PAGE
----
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Simply put, appraisal fees are the fee paid to a professional appraiser to look at the property in question and deliver an estimated value for the same. This is known as an appraisal report.
On average, the cost of an appraisal varies between $300 and $425 for a single-family home. Expect to pay more for larger homes, and less for smaller ones. The minimum cost is around $260, while the maximum is around the $800 mark.
We’re going to bring you up to date with everything you need to know about appraisal fees.
When do appraisals happen?
A home appraisal happens after a seller has made an offer on a home which the buyer accepts, but before the sale is finalized. This is what follows a pre-sale home inspection.
If the inspection finds issues with the home, then the cost of the home appraisal does not need to be paid.
In case the inspection does not throw up any major red flags, the cost of the home appraisal is most often borne by the buyer as a part of closing costs, although in some cases, it is negotiated to be borne by the seller.
Why are appraisals important?
Home appraisals are important to everyone involved in the process of home purchases, from the mortgage lenders to the buyers and sellers. Let us take a look at why.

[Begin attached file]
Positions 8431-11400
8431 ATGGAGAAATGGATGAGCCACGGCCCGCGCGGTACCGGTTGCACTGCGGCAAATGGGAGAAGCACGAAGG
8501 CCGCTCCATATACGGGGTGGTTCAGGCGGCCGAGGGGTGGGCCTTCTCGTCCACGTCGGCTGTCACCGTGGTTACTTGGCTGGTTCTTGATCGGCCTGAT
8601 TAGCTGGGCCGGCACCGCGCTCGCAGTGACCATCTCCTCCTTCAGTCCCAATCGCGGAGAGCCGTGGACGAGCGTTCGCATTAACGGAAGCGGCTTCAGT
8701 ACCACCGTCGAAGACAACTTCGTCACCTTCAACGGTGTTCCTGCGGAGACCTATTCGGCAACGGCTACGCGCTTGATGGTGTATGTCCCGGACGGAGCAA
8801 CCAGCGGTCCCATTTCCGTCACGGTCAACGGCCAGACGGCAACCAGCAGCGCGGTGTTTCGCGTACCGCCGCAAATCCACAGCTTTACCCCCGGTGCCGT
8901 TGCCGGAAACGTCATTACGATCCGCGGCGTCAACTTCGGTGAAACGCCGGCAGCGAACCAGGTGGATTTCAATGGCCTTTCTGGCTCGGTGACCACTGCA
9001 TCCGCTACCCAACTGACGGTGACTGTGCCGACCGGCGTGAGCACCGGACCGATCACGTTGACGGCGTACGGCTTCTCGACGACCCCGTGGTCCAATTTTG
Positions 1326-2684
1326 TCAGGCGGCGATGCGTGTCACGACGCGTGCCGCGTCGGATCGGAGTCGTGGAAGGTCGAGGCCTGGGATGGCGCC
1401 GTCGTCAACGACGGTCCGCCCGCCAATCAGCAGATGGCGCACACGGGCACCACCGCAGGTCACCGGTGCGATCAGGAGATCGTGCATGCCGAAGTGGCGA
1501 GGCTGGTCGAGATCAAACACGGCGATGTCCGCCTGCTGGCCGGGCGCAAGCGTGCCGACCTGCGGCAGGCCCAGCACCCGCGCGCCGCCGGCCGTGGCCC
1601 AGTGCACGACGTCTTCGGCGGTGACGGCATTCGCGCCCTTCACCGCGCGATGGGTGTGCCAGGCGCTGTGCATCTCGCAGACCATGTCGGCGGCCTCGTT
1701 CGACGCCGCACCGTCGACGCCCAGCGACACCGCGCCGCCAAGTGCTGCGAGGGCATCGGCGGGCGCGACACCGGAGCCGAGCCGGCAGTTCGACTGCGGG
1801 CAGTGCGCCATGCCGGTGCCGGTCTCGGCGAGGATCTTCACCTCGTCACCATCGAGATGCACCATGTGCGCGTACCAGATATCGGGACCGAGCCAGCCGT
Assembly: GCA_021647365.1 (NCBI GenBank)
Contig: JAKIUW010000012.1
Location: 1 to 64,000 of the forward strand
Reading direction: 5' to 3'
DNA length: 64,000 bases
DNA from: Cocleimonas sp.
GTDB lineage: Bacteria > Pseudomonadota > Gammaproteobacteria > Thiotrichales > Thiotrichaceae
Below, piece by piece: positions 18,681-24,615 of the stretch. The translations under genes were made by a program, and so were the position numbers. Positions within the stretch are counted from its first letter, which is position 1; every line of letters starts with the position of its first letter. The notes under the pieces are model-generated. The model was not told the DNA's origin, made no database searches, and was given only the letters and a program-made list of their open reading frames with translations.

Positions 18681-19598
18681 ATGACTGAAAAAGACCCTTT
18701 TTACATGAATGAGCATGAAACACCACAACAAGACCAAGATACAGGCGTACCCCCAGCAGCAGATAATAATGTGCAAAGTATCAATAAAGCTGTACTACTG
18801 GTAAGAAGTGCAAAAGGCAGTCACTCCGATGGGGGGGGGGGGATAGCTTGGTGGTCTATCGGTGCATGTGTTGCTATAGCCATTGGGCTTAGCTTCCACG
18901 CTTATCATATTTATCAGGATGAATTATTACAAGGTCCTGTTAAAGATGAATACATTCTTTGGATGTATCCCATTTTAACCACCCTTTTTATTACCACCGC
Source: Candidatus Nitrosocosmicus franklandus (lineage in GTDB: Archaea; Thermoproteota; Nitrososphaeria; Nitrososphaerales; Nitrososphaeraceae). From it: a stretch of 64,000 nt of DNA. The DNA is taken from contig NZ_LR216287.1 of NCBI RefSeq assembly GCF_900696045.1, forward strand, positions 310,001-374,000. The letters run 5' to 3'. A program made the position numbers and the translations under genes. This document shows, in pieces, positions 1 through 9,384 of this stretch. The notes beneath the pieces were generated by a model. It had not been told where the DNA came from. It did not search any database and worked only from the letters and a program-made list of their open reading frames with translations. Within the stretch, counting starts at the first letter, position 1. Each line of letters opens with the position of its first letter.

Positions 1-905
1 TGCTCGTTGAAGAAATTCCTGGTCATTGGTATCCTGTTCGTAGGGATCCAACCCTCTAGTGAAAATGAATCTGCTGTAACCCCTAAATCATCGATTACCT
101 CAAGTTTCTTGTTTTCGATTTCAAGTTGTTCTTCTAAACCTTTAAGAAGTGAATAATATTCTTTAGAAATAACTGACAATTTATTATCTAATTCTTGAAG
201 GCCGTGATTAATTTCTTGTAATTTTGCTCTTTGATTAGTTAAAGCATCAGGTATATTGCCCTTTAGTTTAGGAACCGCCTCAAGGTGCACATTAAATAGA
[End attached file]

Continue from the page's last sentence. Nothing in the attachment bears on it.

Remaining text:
From a lender’s perspective
When a buyer takes out a mortgage loan, the home works as collateral for the loan. This means that if the borrower defaults on paying the mortgage lender over a period of time, the lender can foreclose on the home, take possession of it and resell it to recover their losses.
A home appraisal assures lenders that the sale price being asked for is in line with the actual value of the home. Based on the appraised value of the home, lenders can decide how much can be extended as a loan to the borrower. This also guarantees them that in case the borrower fails to repay the loan, the property value is sufficient for them to recover their money during foreclosure. The lower the risk is for the lender, the lower the interest rates they can offer.
For example, if a lender loans you $350,000 on a property valued at $150,000 and you defaulted on the payments, it would be almost impossible for the lender to recover the amount by reselling the property.
From a buyer’s perspective
A home appraisal is a lender’s requirement, which means that every mortgage lender requires an appraisal to be done before signing off on a loan. This appraisal is usually paid for by the buyer unless negotiated otherwise with the seller.
While the few hundred dollars it costs to pay the professional appraiser for the service of inspecting the home and arriving at a fair estimate of what the home is worth may seem like an extra burden, it is well worth the buyer’s money to ensure they do not end up paying more for a property than it is worth.
From a seller’s perspective
Seller’s regret, from accepting a low-ball offer on a home is something all sellers can avoid, thanks to a home appraisal. Home appraisals tell sellers what their property value is, helping them ensure they get top dollar when they sell their home. This makes it worth the seller’s while, even if the seller pays for the appraisal.
Read more: Seller’s preparation for a home inspection
For an unbiased perspective